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Susanna de Vries is well known for her championing of Australian women in history. Today’s guest reviewer, National Year of Reading Ambassador Hazel Edwards, has chosen to review de Vries’ new nonfiction title, Royal
Mistresses of the House of Hanover-Windsor: Secrets, Scandals and Betrayals

‘Every arranged marriage
provides a vacancy for a mistress.’
Translation of an old French proverb.
The UK marriage of Prince
William and Kate seems a love match.  Charles’ marriage with Diana was arranged.  His ancestors (Hanover to Windsor name
change during wartime to remove the apparent Germanic link) married Protestant,
European aristocracy for love-less, political reasons, and then kept multiple mistresses.
Former royal marriages were
political and religious property arrangements involving land, big dowries,
titles and the need for healthy, legitimate male heirs.  The trade of Royal Mistress was
precarious, but recognised with temporary prestige and social acceptance.  Thus many of the mistresses sought to
accumulate jewels and money before falling from favour and being replaced by a
younger model.
In the
confusion of titles and names, de Vries tells a readable story, clarifying the
roles and contexts. The various, former
‘Princes’ (plural) of Wales seemed to suffer from over- indulgence, lack of a
job and the need for the constant attention of a mother-lover mistress who would
tolerate gambling, drinking, over-eating and provide all kinds of entertainment
to relieve boredom.
Catering for the whims of
royalty was a short-term occupation: with easy falls from favour. Hard to say
‘no’ to an all powerful, potential ruler who could ostracise you into poverty,
or make your fortune, by providing access to him.
Because the mistresses were so
reliant on financial handouts, usually in the form of jewellery, they seemed
mercenary, but didn’t have many other options.  Even if they were personable and intelligent, (as well as
beautiful and accommodating) they were rarely independent financially. And if a
child had to be supported, as in the case of Perdita Robinson who originally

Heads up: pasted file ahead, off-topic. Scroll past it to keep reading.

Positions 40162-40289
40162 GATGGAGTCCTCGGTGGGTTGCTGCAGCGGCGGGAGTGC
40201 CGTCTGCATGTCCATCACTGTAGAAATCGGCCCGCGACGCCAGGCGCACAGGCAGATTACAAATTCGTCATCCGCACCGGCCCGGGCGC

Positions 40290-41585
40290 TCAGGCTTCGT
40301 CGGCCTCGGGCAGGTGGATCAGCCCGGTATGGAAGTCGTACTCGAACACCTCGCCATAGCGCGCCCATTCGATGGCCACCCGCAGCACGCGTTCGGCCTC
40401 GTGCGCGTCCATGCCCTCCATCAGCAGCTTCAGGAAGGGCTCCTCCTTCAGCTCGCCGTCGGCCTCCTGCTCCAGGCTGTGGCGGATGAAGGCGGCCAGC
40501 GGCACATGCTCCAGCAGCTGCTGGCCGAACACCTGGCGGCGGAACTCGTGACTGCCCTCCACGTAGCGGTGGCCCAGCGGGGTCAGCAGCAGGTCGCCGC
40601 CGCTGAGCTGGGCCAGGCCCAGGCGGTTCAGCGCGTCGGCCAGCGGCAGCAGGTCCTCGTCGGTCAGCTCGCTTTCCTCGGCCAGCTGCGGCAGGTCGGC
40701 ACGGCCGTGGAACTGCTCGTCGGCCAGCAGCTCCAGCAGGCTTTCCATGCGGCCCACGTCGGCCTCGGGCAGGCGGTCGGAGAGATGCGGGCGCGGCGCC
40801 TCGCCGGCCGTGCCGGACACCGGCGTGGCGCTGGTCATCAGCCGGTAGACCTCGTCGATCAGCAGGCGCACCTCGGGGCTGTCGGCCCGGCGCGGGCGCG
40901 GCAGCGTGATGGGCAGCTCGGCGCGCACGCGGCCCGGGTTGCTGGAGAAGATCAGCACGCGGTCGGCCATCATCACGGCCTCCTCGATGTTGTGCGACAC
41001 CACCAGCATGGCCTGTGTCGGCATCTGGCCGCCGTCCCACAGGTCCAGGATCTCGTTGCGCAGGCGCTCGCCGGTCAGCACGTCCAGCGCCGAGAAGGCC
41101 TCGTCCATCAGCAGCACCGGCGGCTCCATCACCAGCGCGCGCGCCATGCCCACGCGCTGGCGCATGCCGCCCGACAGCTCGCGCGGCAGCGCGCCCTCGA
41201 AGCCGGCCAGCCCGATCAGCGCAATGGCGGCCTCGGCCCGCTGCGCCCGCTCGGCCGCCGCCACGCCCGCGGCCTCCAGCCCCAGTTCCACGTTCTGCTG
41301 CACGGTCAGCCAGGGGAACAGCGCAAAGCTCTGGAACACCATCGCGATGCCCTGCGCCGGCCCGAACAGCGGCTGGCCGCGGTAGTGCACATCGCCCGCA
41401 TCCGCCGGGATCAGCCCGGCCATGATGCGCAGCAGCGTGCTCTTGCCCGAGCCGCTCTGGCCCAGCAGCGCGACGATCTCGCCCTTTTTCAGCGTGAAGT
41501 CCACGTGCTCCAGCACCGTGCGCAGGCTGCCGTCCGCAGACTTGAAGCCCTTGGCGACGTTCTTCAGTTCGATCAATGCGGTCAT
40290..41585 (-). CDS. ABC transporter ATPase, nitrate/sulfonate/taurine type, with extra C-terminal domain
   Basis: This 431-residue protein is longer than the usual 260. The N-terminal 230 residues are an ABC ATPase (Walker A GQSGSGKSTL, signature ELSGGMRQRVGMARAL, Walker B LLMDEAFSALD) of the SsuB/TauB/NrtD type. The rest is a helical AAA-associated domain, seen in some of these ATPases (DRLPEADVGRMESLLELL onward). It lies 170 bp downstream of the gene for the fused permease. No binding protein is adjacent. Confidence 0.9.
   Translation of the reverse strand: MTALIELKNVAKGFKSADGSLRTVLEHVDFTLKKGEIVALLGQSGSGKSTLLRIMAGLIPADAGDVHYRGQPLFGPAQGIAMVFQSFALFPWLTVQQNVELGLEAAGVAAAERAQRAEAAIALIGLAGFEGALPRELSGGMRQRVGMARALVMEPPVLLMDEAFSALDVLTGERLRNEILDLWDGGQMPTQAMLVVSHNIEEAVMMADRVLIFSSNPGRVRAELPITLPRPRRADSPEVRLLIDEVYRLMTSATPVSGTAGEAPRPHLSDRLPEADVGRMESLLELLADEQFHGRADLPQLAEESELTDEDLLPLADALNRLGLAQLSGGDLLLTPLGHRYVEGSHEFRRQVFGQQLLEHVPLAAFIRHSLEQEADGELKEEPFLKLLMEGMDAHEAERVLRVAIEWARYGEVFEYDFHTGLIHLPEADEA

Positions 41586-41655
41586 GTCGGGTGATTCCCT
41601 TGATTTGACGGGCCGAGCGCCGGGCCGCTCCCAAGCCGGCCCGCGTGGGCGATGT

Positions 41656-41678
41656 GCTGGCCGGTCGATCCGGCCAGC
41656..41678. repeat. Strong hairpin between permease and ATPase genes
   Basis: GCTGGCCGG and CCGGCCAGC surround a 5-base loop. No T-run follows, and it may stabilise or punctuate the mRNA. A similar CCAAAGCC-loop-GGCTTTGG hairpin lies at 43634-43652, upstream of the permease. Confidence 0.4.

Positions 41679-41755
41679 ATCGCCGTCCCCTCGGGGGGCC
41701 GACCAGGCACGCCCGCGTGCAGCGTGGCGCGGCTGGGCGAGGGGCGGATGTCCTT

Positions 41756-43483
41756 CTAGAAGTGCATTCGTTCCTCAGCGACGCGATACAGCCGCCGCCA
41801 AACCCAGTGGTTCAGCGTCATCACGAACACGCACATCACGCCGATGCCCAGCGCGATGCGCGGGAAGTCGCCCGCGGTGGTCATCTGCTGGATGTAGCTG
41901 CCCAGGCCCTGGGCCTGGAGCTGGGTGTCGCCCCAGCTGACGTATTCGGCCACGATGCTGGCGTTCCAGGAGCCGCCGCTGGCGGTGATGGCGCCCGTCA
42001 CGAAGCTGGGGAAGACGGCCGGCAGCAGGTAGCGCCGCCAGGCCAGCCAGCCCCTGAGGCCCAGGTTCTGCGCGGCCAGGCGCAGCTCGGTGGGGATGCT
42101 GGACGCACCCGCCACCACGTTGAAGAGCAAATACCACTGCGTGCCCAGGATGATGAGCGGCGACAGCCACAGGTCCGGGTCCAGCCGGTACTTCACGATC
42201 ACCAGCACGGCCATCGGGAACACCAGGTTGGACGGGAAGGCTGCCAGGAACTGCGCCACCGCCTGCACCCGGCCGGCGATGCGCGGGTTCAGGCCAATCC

had paid work as an actor, and was forced by Prince George of Wales to give up
her career, she still lost out on the promised house he was going to gift her.
Others had multiple illegitimate children to aristocratic lovers and since DNA
testing was not used then, the parent was problematic. Some claimed to be Royal
bastards. And others were.
The dilemma was that gambling
princes ran up big debts against their eventual gaining of the throne, and had
to marry Protestant princesses with big dowries, despite being fond of their
mistresses. Religion was an important variable, but money was greater.
Being a mistress appeared to be
a trade. But with no trade union. So, many mistresses spent up quickly, on
clothes and fashionable property while they could.
Today’s readers will be more
familiar with the relationship of Mrs Wallis Simpson and Edward, or Camilla and
Prince Charles, both of which are interesting chapters with new content.
However, some of the lesser
known, married mistresses appeared to have a genuine fondness for their prince
and tried to keep him healthier and doing some actual kingly business.  Many retiring husbands appeared to
benefit financially or politically from their wife becoming the royal mistress.
Winston Churchill’s
mother Lady Jennie Churchill, and the heiress, Daisy, Countess of Warwick who
in later life created worthwhile occupations for herself, make fascinating
reading. Alice Keppel became the love of Edward’s life and the great
grandmother of Mrs Camilla Parker Bowles, now Duchess of Cornwall. Camilla’s
story and that of her Aussie rival, Lady Dale Tryon are included.
Edward V11 (later Duke of Windsor) was a sad case
having suffered an attack of mumps that ensured he remained physically and
mentally immature and obsessively dependent upon manipulative Mrs Simpson.
The ‘Royal Mistresses’ title
will attract readers, as will the subtitle of ‘Secrets, Scandal and Betrayals’
but de Vries’ ‘readability’ in portraying well researched history in an
accessible fashion for the general reader, make all her books the kind that
avid readers share.
De Vries is especially good at placing her characters in context. The endnotes are well documented and the index works, and the photos indicate the beauty of some of the mistresses. But I found it hard to be sympathetic to the expensive mistress lifestyle and aristocratic spending when the general population was struggling, and this included tenants providing the income from the Prince of Wales’ estates. I preferred reading about the heroic women in de Vries’ other histories of significant working women during wartime and pioneering times.

Mini Purple Hazel .jpgAs well as being a well-known children’s writer, Hazel Edwards is the author of Writing a Non Boring Family
. She has also contributed to the Aussie Heroes series with Sir Edward
‘Weary Dunlop’
and Professor Fred Hollows.

de Vries, Susanna, Royal Mistresses of the House of Hanover-Windsor: Secrets, Scandals and Betrayals ($34.95) ISBN: 978-0-9806216-2-1, First Published 2012

Other books by Susanna de Vries: